HITMAN (1998-HK)
review by Jerome

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Jet Li is Hitman!
The Hitman was supposedly Jet Li’s last film in Hong Kong before moving to Hollywood, but it looks as things have changed with his new film Fearless out in 2006. Shot back in 1998, the plot of the Hitman centres in on the Hitman known as the “Killing Angel”. The Killing Angel works without payment and is admired by many assassins. The opening scenes showcase the Killing Angel takeout Japanese businessman / war criminal Tsukamoto, because he was a rapist of Chinese and because he killed the family of Uncle Leung. Before killing him with a shotgun, the Killing Angel forces Tsukamoto to swallow a war bond from World War II. The threat of a revenge fund worth $50 million US coming into effect, if Tsukamoto is killed doesn’t scare the Killing Angel.

Enter Fu (Jet Li), a former soldier from the Golden Triangle and a mainlander from China, working for Kau (Yuen Tak). Fu’s status seems to be that of very low class but wants to find work as an assassin, but spends all day talking to his mother on the phone. He hears of the incident at the Tsukamoto Centre in Hong Kong and decides to try and participate in the activities related to the revenge fund. Unable to be let in, he meets Ngok Lo (Eric Tsang) and is invited as a guest. During the meeting between the Fund manager and other assassins, the HK Police led by Simon Yam examine them all to check out their motives. Ngok Lo invests in the fund. Whoever kills the Killing Angel gets the kitty.

Off to a tricky start, Ngok Lo hires Fu as an assassin for him. Firstly, he asks him whether he has killed anyone before. Fu replies that he has. Dressing Fu in clothes suitable for a Hitman, provides some comic relief and even pays tribute to the coats worn by Chow Yun Fat in the A Better Tommorrow series. Fu is reluctant to kill his first target (Frankie Ng), as he helped his son win a toy. Fu actually saved him, as other assassins from Fu’s hometown try to wipe out the target first hand. But to alarm, the HK police show up and kill the other assassin. They take Fu and Ngok Lo into custody asking them of their relationship. Ngok Lo’s daughter Kiki (Gigi Leung) and her fiance David (Timmy Ho) bail them out of police station.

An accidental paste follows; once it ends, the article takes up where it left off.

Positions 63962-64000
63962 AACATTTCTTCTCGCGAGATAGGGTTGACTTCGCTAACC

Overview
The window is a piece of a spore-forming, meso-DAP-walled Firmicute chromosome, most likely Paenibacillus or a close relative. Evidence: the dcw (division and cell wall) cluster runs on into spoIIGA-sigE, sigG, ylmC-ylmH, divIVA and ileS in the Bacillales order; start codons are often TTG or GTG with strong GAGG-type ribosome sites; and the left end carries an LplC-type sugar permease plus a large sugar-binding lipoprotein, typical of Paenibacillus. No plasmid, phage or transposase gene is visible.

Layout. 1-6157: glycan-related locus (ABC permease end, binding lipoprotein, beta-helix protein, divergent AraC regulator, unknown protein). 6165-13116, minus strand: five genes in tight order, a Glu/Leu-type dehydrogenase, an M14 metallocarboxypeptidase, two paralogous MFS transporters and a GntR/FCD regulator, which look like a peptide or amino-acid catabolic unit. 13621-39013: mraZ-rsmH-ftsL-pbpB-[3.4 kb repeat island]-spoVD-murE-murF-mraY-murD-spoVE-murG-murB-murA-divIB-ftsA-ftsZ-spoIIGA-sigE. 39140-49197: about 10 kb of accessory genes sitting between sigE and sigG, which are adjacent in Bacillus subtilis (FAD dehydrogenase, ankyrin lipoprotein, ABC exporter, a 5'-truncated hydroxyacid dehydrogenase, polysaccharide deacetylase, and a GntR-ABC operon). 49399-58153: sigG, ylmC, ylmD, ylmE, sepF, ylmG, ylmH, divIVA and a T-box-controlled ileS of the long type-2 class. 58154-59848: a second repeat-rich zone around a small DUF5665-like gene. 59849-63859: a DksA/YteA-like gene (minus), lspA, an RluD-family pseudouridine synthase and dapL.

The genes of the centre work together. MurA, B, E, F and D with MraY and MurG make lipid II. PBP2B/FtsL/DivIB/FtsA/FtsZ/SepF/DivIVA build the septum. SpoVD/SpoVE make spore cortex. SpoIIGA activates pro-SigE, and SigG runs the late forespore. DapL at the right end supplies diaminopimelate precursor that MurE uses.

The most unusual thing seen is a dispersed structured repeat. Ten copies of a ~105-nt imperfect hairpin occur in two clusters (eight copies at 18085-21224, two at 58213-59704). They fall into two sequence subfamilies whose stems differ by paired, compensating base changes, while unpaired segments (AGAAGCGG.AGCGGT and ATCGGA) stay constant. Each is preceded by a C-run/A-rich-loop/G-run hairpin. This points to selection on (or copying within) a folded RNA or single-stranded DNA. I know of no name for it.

Kiki is a lawyer whose father Ngok Lo, was involved in a life of crime from her childhood years. Believing that her father does not love her, she asks Fu to tell her what activities he has been involved in.

Things start to spiral, after Ngok Lo looks for Uncle Leung because he was known also as the Killing Angel, but not the true Killing Angel. Tsukamoto’s grandson (Sato Keiji) traces the war bond found in his grandfather’s stomach back to Uncle Leung and takes his band of thugs to find and eliminate him. Ngok Lo and Fu, race in time to find Uncle Leung but are thwarted by Tsukamoto’s grandson and his thugs. Uncle Leung dies in the process and no evidence linking him to the Killing Angel is discovered until his bank account details are hacked into and is traced back to Ngok Lo. On the run from assassins, Ngok Lo and Fu concoct a plan to get the revenge fund reward with him pretending to kill Ngok Lo.

On the evening of Kiki’s fiancés father’s birthday, Simon Yam’s HK Cop shows up dancing with her. Fu suspects the cop maybe the Killing Angel but we’ll find out his identity at the climax.

The fight scenes choreographed by director Stephen Tung are very well executed with no wires. The best fight scenes occur in the elevator scene, the first fight with the foreign henchman and at the climax of the film. Gigi Leung plays her character well but is underused and limited to the role of the concerned daughter. Jet Li’s Fu, despite changing dialects in speech gives a good performance as the soft assassin, while Eric Tsang gives us a little comedy as Ngok Lo in between serious points in the film.

While not being Jet Li’s best offering, he does show some emotions when he goes ice skating with Gigi Leung and wins toys for children in the amusement park.

I rate it 7.5/10

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Genre: Action
Director: Director: Stephen Tung
Cast: Jet Li, Eric Tsang, Simon Yam, Gigi Leung, Timmy Ho, Sato Keiji, Dion Lam, Yuen Tak, Frankie Ng Chi Hung.
Reviewed by Jerome (Bart), December 2005